Dartford Hospital Histories

Long Reach

Long Reach hospital was built in 1901, with 300 beds to deal with the smallpox epidemic at the time. The ships were full so a temporary hospital was built alongside. The MAB gave directions to Architect A&C Harston to built the temporary hospital.

The hospital was to be worked as an auxilery hospital to the ships with Dr Ricketts as Medcial Supeintendent (MS) working with Matron Wacher and Steward Moule. The first patients arrived on 27th February 1902.

In 1910, it was decided that Long Reach would be kept permanently in reserve for smallpox and the other River Hospitals (Orchard and Joyce Green) would be used for fevers and convalescence. The need to carry out repairs was now paramount as it had originally been build with a two year life expectancy. The delays in repairs were due to Dr Rickets absence, he had been on sick leave for a year. When he returned in the autumn 1912, he demanded changes to the plans made in his absence. His changes must have been elaborate as nothing was done before 1914 and the outbreak of WW1 put paid to them for the duration.

In 1910, it was decided that Long Reach would be kept permanently in reserve for smallpox and the other River Hospitals (Orchard and Joyce Green) would be used for fevers and convalescence. The need to carry out repairs was now paramount as it had originally been build with a two year life expectancy. The delays in repairs were due to Dr Rickets absence, he had been on sick leave for a year. When he returned in the autumn 1912, he demanded changes to the plans made in his absence. His changes must have been elaborate as nothing was done before 1914 and the outbreak of WW1 put paid to them for the duration.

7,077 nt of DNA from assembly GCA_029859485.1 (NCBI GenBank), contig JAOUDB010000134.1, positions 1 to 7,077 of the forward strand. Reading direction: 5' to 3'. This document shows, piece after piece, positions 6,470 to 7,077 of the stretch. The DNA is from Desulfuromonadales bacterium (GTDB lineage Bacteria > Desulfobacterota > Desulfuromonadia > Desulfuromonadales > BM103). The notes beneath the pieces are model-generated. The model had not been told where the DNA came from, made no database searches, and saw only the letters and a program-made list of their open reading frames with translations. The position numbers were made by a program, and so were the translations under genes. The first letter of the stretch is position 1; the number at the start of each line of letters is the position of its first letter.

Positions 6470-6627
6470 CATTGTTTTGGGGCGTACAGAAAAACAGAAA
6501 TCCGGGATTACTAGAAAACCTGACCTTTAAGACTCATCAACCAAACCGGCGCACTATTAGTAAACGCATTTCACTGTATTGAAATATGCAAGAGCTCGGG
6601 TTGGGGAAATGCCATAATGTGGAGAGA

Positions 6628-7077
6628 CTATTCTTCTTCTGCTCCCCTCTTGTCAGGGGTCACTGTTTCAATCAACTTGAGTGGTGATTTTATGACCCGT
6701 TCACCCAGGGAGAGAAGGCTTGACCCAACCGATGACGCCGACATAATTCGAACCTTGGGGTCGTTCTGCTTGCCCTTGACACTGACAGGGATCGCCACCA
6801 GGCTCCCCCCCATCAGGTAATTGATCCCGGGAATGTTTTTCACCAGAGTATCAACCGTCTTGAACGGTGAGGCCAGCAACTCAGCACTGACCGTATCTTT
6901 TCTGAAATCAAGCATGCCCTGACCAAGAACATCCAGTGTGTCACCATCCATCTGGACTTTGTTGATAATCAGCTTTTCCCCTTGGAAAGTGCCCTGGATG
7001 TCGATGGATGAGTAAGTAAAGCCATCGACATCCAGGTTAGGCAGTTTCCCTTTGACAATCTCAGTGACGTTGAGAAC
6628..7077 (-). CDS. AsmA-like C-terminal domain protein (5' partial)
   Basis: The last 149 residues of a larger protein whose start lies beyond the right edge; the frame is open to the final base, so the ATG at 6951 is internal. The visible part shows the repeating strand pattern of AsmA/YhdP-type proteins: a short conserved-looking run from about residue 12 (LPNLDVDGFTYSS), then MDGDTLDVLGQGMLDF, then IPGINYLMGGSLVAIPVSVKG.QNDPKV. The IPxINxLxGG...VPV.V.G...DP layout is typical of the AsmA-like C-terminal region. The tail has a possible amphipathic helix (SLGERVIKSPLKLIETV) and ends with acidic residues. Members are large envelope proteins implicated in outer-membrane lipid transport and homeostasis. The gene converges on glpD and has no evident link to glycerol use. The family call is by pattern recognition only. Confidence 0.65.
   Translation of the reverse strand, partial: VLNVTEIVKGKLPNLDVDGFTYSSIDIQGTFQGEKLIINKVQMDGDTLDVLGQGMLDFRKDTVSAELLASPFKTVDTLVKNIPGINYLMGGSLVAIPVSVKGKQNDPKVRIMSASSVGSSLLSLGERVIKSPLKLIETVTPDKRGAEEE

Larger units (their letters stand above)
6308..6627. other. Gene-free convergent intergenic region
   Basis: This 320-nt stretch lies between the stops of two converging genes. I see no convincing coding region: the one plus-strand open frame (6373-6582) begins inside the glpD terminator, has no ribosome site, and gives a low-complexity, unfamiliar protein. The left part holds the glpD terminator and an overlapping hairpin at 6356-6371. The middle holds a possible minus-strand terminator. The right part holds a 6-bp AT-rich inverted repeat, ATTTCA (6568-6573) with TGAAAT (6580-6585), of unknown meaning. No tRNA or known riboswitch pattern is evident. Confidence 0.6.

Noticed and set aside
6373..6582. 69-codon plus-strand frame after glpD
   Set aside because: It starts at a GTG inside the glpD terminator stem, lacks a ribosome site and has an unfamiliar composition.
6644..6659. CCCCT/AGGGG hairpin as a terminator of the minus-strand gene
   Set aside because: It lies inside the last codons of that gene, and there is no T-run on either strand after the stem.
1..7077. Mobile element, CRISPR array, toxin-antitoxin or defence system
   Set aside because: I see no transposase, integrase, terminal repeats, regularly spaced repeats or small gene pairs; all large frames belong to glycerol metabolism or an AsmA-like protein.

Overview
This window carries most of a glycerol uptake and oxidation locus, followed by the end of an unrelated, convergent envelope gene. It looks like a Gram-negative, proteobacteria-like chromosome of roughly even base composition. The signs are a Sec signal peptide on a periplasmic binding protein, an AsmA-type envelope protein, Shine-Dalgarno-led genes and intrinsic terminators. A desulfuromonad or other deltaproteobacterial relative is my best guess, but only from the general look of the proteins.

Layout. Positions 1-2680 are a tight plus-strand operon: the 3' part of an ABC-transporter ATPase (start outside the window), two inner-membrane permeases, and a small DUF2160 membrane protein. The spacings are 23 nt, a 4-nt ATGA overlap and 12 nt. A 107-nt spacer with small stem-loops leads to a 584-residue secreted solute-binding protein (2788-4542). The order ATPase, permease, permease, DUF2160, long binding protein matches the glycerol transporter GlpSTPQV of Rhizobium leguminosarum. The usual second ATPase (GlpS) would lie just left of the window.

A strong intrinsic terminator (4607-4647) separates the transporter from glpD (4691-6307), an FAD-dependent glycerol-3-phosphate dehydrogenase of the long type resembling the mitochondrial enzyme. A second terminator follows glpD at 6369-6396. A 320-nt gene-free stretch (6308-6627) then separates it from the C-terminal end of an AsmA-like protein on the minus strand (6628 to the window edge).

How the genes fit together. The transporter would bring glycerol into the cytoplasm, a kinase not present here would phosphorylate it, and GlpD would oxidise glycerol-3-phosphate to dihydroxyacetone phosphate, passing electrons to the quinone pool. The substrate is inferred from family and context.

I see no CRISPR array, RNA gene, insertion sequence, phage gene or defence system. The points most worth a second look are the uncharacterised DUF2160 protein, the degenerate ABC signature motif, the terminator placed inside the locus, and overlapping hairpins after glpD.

In 1928 the hospital was rebuilt as a permanent smallpox hospital, at the same time there was an outbreak of variola minor, the milder version of smallpox.

On the 1st February 1953 the Thames flooded, by 2am Long Reach was submerged to a depth of 6 feet. The water swept in the North Gate at Joyce Green, a distance of half a mile from the river. The Gate Porter was the only member of staff on duty at Long Reach and he waded to Joyce Green. During the afternoon of 2nd February the water flooded the adjacent firework factory (Joseph Wells) and a chemical reaction caused a fire and three explosions which shattered 500 panes of glass at Joyce Green.

The last of the water was pumped out of Long Reach from the 18th-22nd February and the clean up began. The boilers were restarted on the 2nd March.

By the 1960’s Long Reach had 50 beds on standby and could be reopened in two hours should a case be diagnosed. The staff were on permanent standby and received a small salary in return. They moved in for 14 days at a time and all their clothing was destroyed when they left. The staff to patient ratio was 14:1.

In 1961 it cost £340 per week, £18,000 per year to maintain Long Reach. By 1973 just 30 beds were kept on standby.

In March 1973 Long Reach was opened for one patient. The call came at 9am and the staff were re-vaccinated (this happened every time they were needed) and were ready to receive the patient by 10.30am and smallpox was confirmed. This was the last patient ever to be treated at Long Reach.

Long reach was knocked down in 1974 to make way for improved flood defences. The last outbreak of smallpox in England was in 1975, from a laboratory iin Birmingham and the last case in the world in Somalia in 1977.

On the 9th December 1979 the World Health Organisation declared that smallpox was eradicated

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